10 Cybersecurity Travel Tips For The Holidays

Officials with access to sensitive information should keep these ten cybersecurity travel tips in mind to ensure a breach-free holiday season.

10 Cybersecurity Travel Tips For The Holidays

Are you keeping cybersecurity in mind while you travel?

The HHS’ Office for Civil Rights‘ December newsletter gave cybersecurity travel tips for the holidays.

“Cybersecurity threats don’t take a holiday when you do,” the newsletter begins. “In fact, some threats may be [more likely] if you’re outside the familiar protected environment of the office or home.”

The guidance is directed at healthcare officials, their employees and business associates who may be taking work with them on trips in the form of phones, laptops, tablets and other devices that may hold or have access to sensitive information.

Of course, the best way to ensure a holiday free from data breaches is to leave your devices behind while you travel. But we understand that’s not always possible, particularly for officials in the security space.

So if you’ll be working on the road (or in the air), be sure to review these 10 cybersecurity travel tips.

1.Bring your own power adapters and cords

Charging your devices with unknown power adapters can create vulnerabilities.

“Cyber thieves may install malware onto hotel lamps, airport kiosks and other public USB charging stations,” the OCR states.

If you must charge your device on a foreign charging station, power it down before plugging it in.

2. Back up your electronic files

Back up your contacts, photos, videos and other data using another device or the cloud (just make sure those backups are encrypted).

3. Install security updates and patches

Out-of-date operating systems and software represent potential vulnerabilities on your devices, and it can be difficult to install updates while traveling.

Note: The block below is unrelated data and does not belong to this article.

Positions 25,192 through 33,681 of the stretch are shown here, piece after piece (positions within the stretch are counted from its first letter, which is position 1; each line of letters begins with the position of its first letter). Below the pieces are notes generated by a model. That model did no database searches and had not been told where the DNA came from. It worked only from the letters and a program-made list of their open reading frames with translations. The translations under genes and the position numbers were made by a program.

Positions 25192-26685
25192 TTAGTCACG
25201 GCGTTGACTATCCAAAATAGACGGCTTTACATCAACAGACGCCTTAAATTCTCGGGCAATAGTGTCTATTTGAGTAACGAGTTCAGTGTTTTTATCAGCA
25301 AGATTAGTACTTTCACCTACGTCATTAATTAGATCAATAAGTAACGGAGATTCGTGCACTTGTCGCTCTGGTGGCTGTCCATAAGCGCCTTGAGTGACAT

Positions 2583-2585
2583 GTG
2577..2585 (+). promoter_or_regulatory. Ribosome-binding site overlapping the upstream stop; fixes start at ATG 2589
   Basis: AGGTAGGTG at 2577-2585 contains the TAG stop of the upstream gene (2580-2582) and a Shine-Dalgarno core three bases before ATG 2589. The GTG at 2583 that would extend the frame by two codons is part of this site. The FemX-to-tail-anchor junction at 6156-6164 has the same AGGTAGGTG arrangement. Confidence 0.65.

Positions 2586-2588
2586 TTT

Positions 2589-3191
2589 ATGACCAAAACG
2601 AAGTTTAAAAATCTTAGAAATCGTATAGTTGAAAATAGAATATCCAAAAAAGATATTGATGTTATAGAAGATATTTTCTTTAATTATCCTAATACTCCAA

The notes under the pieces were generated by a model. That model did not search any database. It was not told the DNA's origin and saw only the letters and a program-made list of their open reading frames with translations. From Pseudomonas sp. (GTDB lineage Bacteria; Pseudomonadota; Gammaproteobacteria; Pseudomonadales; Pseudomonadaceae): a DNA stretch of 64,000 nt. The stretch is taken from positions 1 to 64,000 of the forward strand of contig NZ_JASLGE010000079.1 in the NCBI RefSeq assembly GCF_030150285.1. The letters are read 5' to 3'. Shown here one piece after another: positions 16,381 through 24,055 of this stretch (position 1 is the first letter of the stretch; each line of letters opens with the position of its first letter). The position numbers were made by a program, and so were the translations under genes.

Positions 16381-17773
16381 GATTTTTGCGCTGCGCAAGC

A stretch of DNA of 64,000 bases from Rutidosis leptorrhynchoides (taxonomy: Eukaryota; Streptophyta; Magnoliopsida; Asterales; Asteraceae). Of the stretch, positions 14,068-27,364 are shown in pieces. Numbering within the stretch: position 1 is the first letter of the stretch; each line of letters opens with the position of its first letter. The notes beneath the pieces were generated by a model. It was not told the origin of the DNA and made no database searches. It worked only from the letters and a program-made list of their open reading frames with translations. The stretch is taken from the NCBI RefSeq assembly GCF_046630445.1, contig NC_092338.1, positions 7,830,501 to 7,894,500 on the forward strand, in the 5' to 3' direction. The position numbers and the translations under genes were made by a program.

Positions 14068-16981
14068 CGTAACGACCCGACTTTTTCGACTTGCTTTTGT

4. Create new passwords and change passwords

The OCR recommends changing passwords for trips and changing them again upon return. It also suggests adding multi-factor authentication if possible. All the usual password standards apply.

5. Lock devices down

Most smartphones, laptops and tablets come equipped with security settings that will enable you to lock the device using a PIN or fingerprint ID. Th OCR suggests healthcare officials do this on every available device.

“This will be the first line of defense against a security breach.”

6. Remove or encrypt sensitive information on mobile devices

If you don’t need to access sensitive information on your trip, don’t bring it! Of course, encrypt any device you bring. The OCR urges full-disk encryption for laptops.

7. Turn off WiFi auto-connect and bluetooth

Connecting to a public WiFi network is dangerous and less secure than connecting to your mobile network like 4G or LTE.

“Always log into your work networks through VPN, and only use sites that begin with “https://” when online shopping or banking,” the guidance states.

8. Ensure physical security of your devices

If you cannot physically lock devices in your hotel room safe or other secure place, take them with you.

“There are no good hiding spots in your hotel room,” the OCR states. “Many breaches occur because a device was left unattended when an opportunistic thief struck.”

9. Create unique PINs

Don’t use the same PIN for the hotel safe and your mobile device (particularly if your mobile device IS IN that safe).

10. Use geo-location cautiously

Most social media sites automatically share your location when you post things, telling thieves you’re away from home.

For more information on the HIPAA Security Rule and for other OCR newsletters as well as additional OCR cybersecurity guidance can be found here.

Safe travels!

About the Author


Zach Winn is a journalist living in the Boston area. He was previously a reporter for Wicked Local and graduated from Keene State College in 2014, earning a Bachelor’s Degree in journalism and minoring in political science.

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